Author Diane Setterfield
Publication Date September 12, 2006
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Biographer Margaret Lea returns one night to her apartment above her father’s antiquarian bookshop. On her steps she finds a letter. It is a hand-written request from one of Britain’s most prolific and well-loved novelists. Vida Winter, gravely ill, wants to recount her life story before it is too late, and she wants Margaret to be the one to capture her history. The request takes Margaret by surprise — she doesn’t know the author, nor has she read any of Miss Winter’s dozens of novels.
Late one night while pondering whether to accept the task of recording Miss Winter’s personal story, Margaret begins to read her father’s rare copy of Miss Winter’s Thirteen Tales of Change and Desperation. She is spellbound by the stories and confused when she realizes the book only contains twelve stories. Where is the thirteenth tale? Intrigued, Margaret agrees to meet Miss Winter and act as her biographer.
As Vida Winter unfolds her story, she shares with Margaret the dark family secrets that she has long kept hidden as she remembers her days at Angelfield, the now burnt-out estate that was her childhood home. Margaret carefully records Miss Winter’s account and finds herself more and more deeply immersed in the strange and troubling story.
Both women will have to confront their pasts and the weight of family secrets... and the ghosts that haunt them still.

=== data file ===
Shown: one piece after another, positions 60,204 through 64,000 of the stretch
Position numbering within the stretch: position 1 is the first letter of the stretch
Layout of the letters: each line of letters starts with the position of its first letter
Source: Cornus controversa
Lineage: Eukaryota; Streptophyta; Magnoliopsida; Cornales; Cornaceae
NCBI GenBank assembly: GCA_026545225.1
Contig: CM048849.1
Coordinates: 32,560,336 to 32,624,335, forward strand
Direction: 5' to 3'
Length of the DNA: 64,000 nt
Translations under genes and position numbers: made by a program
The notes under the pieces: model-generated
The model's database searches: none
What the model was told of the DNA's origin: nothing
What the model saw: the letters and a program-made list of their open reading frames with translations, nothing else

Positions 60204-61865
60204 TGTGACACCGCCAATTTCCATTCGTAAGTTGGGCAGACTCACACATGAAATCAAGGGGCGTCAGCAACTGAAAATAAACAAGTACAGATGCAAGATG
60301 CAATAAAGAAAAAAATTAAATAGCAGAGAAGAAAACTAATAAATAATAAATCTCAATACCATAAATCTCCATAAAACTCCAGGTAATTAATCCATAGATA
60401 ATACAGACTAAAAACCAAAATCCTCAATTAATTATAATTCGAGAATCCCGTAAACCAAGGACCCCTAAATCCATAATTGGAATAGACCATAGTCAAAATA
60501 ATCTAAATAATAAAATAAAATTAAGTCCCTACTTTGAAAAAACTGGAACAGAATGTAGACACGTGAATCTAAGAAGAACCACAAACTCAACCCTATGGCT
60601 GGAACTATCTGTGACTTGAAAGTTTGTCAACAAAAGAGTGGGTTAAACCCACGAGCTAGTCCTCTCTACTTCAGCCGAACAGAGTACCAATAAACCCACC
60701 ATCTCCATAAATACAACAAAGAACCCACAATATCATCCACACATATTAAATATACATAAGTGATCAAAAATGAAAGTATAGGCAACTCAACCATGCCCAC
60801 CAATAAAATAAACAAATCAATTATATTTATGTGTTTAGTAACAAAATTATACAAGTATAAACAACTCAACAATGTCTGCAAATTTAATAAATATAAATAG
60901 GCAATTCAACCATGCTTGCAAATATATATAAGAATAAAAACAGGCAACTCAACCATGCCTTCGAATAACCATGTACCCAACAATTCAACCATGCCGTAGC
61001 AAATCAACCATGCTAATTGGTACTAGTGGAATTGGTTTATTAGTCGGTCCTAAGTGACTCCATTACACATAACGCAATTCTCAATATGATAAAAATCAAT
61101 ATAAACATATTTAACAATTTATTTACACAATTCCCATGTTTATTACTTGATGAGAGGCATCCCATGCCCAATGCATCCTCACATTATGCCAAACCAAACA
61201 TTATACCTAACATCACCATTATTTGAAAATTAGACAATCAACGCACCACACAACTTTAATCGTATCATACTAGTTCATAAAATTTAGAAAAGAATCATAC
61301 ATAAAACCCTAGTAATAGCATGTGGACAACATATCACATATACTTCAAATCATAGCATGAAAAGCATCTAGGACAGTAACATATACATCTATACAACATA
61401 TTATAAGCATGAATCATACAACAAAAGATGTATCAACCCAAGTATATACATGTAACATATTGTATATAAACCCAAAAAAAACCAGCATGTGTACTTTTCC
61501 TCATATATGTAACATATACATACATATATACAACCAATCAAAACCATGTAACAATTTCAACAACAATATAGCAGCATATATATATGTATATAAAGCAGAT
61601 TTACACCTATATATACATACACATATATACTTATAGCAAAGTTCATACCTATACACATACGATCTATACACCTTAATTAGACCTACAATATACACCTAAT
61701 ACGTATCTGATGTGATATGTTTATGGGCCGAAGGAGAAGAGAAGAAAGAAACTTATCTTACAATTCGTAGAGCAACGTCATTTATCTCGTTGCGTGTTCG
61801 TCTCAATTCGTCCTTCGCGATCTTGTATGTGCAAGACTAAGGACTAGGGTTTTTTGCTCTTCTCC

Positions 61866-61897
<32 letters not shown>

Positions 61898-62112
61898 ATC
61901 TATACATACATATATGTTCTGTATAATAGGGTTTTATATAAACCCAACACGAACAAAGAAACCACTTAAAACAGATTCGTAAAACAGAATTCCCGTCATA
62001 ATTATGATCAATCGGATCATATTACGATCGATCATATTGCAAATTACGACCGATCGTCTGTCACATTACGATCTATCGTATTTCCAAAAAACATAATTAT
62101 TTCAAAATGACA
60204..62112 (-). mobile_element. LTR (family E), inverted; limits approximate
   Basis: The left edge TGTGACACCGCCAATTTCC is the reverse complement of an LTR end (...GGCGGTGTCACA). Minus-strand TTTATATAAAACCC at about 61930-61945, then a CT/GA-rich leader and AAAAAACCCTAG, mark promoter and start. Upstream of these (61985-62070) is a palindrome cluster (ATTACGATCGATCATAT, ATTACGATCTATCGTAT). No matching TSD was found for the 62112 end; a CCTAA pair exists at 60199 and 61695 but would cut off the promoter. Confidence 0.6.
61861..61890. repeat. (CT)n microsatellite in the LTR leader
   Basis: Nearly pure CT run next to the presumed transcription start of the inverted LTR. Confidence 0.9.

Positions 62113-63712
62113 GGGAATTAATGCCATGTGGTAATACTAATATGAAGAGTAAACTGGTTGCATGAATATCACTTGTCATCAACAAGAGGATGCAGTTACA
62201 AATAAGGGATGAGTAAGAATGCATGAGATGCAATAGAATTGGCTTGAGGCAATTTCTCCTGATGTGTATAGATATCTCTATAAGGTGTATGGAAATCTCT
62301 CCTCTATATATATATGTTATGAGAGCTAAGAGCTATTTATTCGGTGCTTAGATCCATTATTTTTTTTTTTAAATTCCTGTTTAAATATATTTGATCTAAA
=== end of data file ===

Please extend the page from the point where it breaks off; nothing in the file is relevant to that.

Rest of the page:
The Thirteenth Tale is part ghost story part fairy tale (Grimm Brother’s style). Vida Winter, a famed author renown for her novel The Thirteenth Tale, with the thirteenth tale being omitted. Vida, after numerous interviews has finally decided to unburden herself and write her memoirs with the help of a ghostwriter, Margaret Lea, a freelance amateur biographer who has one thing in common, they are both twins.
Miss Winter’s story is a bit strange and enthralling centering on the Angelfield family, once wealthy and well-respected and now is slowly whirling into oblivion. Curious things begin to happen at Angelfield all of which are explained away by a ghost, but outside the family unit it is called off to those strange twins Adeline and Emmeline. These two assumptions wave the reader back and forth as to who is responsible for the mother being committed to an asylum, forcing her brother into confinement till his death, or the death of the loyal gardener, or the fire destroying Angelfield estate itself?
The Thirteenth Tale is a dark story with elements of Jane Eyre, Wuthering Heights and Daphne du Maurier’s Rebecca. An orphaned and unwanted cousin, the slow demise and dwindling number of occupants in the moors, or an unknown lead character who’s last name bares a resemblance to a Mrs de Winter. The Thirteenth Tale, is not just for the lover of mystery novels but also those passionate to classic literature that will have any reader mesmerized but the intricate, weaving story.